What to do if your landlord won’t do repairs


What to do if your landlord won’t do repairs

Do you have a nightmare landlord? If you do, you’re not alone. Half of tenants have experienced problems with their rented homes over the past 12 months, ranging from poor maintenance to breaches of their contract, our latest research* shows.

The biggest problem for tenants was their landlord’s failure to fix structural problems including damp, a leaking roof or rotten window frames. Other problems include delays in repairing broken furniture, showers and washing machines, unexpected increases in their rent, disputes over money deducted from their deposits and even early eviction when their landlord sold their property.

Londoners fare the worst

Tenants in London, where more than 10 million people live in private rental accommodation, fared the worst, with 60% saying they experienced problems in the past 12 months. This was followed by those in the East Midlands and the rest of the South East region.

If your landlord won’t repair your home

Landlords have an obligation to ensure that the properties they let are well maintained and safe for their tenants to live in. Tenants shouldn’t be made to live in sub-standard properties. If your landlord is refusing to repair your home after a reasonable period of time there are a number of steps you should take.

1. Collect evidence

Make sure you keep a record of all calls, letters and emails between yourself and the landlord. Take photographic evidence, keep copies of any doctor’s notes if your health has been affected by the problem and any receipts if you’ve had to replace any of your belongings (making sure you keep the items you’ve replaced in case you need them for evidence at a later date).

2. Contact your council

You could contact your local council’s environmental health department to ask them to inspect your home because you consider it unsafe for health and safety reasons. They should be able to offer you help and advice and if they agree that the property is unsafe they could contact your landlord for you.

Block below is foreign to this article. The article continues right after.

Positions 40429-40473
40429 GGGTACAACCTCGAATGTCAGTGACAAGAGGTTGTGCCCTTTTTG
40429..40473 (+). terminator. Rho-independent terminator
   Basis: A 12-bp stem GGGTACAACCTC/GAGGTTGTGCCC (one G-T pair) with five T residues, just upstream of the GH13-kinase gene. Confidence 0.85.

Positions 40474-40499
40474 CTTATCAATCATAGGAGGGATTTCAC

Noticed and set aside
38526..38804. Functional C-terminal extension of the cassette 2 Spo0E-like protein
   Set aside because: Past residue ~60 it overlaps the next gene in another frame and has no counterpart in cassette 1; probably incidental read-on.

3. Consider your rights

You might feel like withholding rent until the problem is fixed but this can be risky as the landlord might try to get you evicted. However, if you are an assured or regulated tenant you could have the power to get the work done yourself and then deduct the cost from your rent the following month. You must follow the correct procedure and you need to make sure you keep all your receipts so you can prove what you’ve paid out.

If the tradesperson you choose to use doesn’t do a good job then you’ll have to pay to put things right so make sure you select someone who comes highly recommended.

4. Consider legal action?

As a last resort you might consider legal action against your landlord as a court may force the landlord to make the repairs needed and could pay you compensation. You can get free advice about going down this route from the Citizens Advice Bureau.

Got questions about renting? Head to our simple guide to renting to read about living in a rented property and what you can do about difficult landlords >

*Red Dot questioned a nationally representative sample of 2,000 adults aged 18 and over between 5st June and 11th June 2015, of whom 628 were Scottish residents.